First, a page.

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Golf instruction: What is it?

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In my last article, I disputed the term “golf instruction,” because I feel it is too broad of a description. If that’s true, then just what is it that I, and 28,000-plus others, do for a living?

There is an endless debate in teaching golf with regard to methods, system, theories, modes of correction etc. Teacher A thinks this is best, teacher B thinks that is best, Teacher C has a completely different view. So, it’s no surprise then that teachers hear their students say things like, “well so-and-so says this” or “I read a book which suggested…I’m so confused.”

In other words, the students have a general view that one teacher said something that another contradicted, so what are they to do? But here is where it all gets quite intriguing: Teachers A, B and C may all be right. Or all be wrong.

Huh?

In my experience, there is no such thing as “golf instruction.” Collectively. There is only golf instruction by one particular instructor during one particular session. That same instructor is likely to give his/her next student completely different “golf instruction,” or in my opinion, should. It’s often been said that golf swings are like snowflakes, no two are alike.

So we have to ask the obvious question: How could “golf instruction” not vary from student to student? You show me one “fundamental” of the swing, and I can likely find a great player who did not execute that particular fundamental (other than solid contact of course), but I’m referring to the method one chooses to get there.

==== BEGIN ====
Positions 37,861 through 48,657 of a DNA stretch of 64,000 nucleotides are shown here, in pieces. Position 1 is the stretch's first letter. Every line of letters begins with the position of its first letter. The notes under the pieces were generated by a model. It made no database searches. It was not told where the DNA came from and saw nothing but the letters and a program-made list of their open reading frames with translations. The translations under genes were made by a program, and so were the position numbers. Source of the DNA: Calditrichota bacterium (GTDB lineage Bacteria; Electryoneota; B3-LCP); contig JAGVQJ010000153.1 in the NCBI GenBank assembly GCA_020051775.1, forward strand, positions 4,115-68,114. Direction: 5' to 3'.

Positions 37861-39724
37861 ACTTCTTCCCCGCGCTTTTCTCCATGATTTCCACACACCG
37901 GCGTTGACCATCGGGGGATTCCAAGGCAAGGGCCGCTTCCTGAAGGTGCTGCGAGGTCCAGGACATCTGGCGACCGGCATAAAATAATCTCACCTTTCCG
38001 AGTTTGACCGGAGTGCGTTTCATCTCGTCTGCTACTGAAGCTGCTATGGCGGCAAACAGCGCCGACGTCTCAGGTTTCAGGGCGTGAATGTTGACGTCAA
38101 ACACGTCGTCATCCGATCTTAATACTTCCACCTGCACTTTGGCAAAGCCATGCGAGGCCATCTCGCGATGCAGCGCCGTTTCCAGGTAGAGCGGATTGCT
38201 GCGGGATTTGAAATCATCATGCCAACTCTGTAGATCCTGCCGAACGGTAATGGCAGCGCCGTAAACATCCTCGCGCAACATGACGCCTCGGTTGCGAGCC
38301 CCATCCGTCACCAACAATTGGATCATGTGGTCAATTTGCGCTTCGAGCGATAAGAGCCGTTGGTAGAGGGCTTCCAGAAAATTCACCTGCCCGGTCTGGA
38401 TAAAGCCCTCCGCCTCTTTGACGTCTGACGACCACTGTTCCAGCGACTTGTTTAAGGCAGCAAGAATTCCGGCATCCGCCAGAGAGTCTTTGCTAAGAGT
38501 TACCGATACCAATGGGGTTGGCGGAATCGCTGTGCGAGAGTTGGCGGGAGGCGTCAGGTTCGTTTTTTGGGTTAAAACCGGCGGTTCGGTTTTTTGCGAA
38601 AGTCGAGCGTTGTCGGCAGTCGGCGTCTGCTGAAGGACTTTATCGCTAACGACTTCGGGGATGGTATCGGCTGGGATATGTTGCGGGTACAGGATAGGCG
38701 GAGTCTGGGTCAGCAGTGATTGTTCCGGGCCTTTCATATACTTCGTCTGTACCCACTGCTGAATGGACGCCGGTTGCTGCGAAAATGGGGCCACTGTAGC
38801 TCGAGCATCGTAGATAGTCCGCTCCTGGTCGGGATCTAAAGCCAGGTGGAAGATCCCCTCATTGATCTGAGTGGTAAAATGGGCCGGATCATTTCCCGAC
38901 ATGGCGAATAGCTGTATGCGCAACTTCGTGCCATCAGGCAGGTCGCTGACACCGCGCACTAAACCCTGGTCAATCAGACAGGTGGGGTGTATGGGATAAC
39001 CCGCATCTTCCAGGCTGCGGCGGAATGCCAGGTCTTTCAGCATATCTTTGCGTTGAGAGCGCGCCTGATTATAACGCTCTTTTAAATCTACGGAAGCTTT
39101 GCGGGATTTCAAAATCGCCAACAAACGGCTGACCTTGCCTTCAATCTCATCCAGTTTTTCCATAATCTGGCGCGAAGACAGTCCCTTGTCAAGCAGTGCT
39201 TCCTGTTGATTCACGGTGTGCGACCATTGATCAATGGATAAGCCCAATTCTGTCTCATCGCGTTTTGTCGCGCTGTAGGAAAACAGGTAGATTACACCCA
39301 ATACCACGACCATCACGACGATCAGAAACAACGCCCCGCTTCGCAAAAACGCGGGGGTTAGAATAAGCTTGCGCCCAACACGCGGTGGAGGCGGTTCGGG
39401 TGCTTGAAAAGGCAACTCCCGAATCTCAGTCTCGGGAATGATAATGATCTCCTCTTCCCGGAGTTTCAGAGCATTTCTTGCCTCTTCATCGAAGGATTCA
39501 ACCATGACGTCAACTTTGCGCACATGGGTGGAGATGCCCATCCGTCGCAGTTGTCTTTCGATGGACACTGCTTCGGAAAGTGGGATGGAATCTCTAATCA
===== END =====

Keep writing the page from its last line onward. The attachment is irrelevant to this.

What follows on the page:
Of course, there are parameters by which we are all guided. Teaching golf is not some willy-nilly random act of calling out suggestions with no basis in fact. They must be based on certain principles of course, but mostly they must be relevant. That is why I argue there is no such animal as “golf instruction” per se.

So, what principles are directing these individual sessions? Well, let’s start at the beginning. And the end. Impact! The only purpose of any golf lesson is to help the golfer hit the ball better and more consistently. There can be an infinite number of ways to get there. No one way is necessarily superior to another. We have “classic” swings and “quirky” swings on the PGA Tour all making a great living playing golf.

As to the lesson itself, the great John Jacobs used to say a lesson is conducted in three distinct parts:  Diagnosis, Explanation, and Correction. One can substitute their own words for those segments but clearly here is what he meant: The individual swing flaw(s) is recognized, then it is explained to the student, and lastly teacher/student work on correcting it.

Now, here is where the debate may ensue and clearly where the student confusion is likely to arise. Teachers may have their unique style of explaining and their own individual tool kit (lesson plan) for correction, but there is little room for debate about the diagnosis. If there is an impact flaw, the swing is either too shallow or too steep, the clubface is either open or closed, and the swing direction is either too much to the left or too much to the right of the intended line.